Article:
But if you really think boring is the issue, let’s have Bruce Bochy dress in a clown suit and Pence play outfield in just a sliding pants and a derby, and have one inning per game designated as the Wild Dingo Surprise Inning, in which wild dingoes are loosed upon the field to terrorize the players and/or fans.
See how many wins you get then.
Draft night is over and done with and the Sacramento Kings filled plenty of holes in their roster for the 2017-18 season. They added a pair of young point guards and a small forward to help fill their two biggest roster needs. They also took a gamble on Duke’s Harry Giles with the 20th overall selection which adds depth in the post long term.
Step one of the summer calendar is done and now the focus shifts to free agency which begins July 1. The Kings have limited roster space, but truckloads of cap space to work with. The NBA has reduced their projected cap for the 2017-18 season to $99 million and the Kings are way below that figure. While the cap is more complicated than just a raw spreadsheet, here is a look at where the Kings currently stand.
2017-18 Salaries - $28.9 million
Projected Rookie Salaries - $9.7 million
Dead Money - $6.1 million
Total - $44.7
Sacramento opted out of both Anthony Tolliver’s $8 million contract ($2 million buyout) and Arron Afflalo’s $12.5 million ($1.5 buyout). They also waived Matt Barnes mid-season, stretching his salary for the 2017-18 season over the next three years ($2.1 million per season).
In addition to Tolliver, Afflalo and Barnes, Rudy Gay informed the team earlier this month that he opted out of his $14.3 million contract for this season and Langston Galloway walked away from a guaranteed $5.4 million to become an unrestricted free agent.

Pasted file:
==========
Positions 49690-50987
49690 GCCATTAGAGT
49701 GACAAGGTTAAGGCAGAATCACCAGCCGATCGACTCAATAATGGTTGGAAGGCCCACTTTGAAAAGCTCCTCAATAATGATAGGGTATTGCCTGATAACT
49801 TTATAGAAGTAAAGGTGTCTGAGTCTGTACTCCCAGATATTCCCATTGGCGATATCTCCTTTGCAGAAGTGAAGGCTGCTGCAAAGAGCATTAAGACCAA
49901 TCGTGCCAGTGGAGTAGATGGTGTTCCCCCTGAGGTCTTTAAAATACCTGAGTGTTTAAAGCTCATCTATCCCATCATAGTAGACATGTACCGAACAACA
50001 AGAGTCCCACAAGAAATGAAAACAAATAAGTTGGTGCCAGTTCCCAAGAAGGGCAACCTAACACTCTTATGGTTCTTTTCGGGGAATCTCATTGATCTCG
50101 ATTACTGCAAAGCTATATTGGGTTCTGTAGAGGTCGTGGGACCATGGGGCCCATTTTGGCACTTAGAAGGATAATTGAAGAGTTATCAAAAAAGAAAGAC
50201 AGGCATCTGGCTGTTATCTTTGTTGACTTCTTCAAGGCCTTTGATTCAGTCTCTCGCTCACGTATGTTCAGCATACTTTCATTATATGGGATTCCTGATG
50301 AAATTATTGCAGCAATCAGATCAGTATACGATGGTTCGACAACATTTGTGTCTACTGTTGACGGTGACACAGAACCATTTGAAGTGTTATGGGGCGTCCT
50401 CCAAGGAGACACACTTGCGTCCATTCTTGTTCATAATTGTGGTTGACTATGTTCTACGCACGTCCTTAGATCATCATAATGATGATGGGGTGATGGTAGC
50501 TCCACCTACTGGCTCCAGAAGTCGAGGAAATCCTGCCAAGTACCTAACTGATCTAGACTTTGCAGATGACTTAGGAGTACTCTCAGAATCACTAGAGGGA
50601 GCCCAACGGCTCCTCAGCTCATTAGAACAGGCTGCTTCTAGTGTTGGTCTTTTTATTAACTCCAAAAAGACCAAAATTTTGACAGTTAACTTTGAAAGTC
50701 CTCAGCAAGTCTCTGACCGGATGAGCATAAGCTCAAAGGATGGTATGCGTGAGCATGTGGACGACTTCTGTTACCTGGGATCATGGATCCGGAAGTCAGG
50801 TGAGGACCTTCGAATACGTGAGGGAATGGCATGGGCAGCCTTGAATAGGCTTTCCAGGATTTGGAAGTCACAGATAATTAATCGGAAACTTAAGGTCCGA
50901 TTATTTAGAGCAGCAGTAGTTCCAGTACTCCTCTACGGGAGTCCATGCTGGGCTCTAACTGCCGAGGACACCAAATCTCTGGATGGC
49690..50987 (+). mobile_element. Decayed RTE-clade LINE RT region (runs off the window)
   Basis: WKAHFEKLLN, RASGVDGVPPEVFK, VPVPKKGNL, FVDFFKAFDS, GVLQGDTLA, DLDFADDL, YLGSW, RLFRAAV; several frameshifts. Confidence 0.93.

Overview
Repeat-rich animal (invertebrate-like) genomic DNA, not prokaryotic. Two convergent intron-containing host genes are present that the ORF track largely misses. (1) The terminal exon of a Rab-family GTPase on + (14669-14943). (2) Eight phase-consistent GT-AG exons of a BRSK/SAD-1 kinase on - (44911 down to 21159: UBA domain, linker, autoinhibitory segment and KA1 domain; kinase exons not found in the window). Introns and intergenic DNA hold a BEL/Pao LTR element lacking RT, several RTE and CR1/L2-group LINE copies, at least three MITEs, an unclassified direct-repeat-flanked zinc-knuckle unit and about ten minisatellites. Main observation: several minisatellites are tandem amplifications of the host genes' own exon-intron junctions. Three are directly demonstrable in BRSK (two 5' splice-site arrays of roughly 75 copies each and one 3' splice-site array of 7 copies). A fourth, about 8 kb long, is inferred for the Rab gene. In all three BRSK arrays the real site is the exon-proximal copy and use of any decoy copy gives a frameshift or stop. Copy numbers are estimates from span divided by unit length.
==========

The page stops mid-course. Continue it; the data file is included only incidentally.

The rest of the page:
The Kings begin free agency roughly $54.3 million under the cap and after adding four rookies, they have just four standard NBA roster spots and two two-way contracts with the NBA’s G-League. They are also required to spend 90 percent of the $99 million, but they have the entire season to do so and they are allowed to redistribute any shortage back to their own players.
There is hope that European sharpshooter Bogdan Bogdanovic will join this team this summer as well. Although he hasn’t played in the league, his contract is not restricted by the rookie scale. Early projections have him making anywhere from $5-10 million per season with Sacramento.
If Bogdanovic signs for the upper end of his projection - $10 million - the Kings would still have upwards of $44 million to spend, but just three roster spots to work with.
The team still has deficiencies to fill with the roster. Sacramento has two rookie point guards, but no veteran to show them the ropes. Garrett Temple can play in a pinch, but he is better at both wing positions.
Sacramento added Justin Jackson at the small forward spot, but they have little depth behind him and he could use time to develop. Temple can eat some minutes at the position and both Malachi Richardson and Bogdanovic can likely steal time at the three as well. A starting level player is needed, but the market is thin at the position.
There is hope that Skal Labissiere is the answer at the power forward spot, but with Tolliver waived, the team needs more at the position. Willie Cauley-Stein can play in spot duty, but a veteran stretch four is needed.
In addition to position of need, the Kings need more talent and veteran leadership on the roster. Temple is the only player over 30. Big man Kosta Koufos is 28 and everyone else on the roster is 24 and under when the season opens in October.
Expect the Kings to be active on the open market. They also make an attractive trade partner with their ability to absorb contracts. It should be a wild couple of weeks in Sacramento as the Kings look to improve their roster.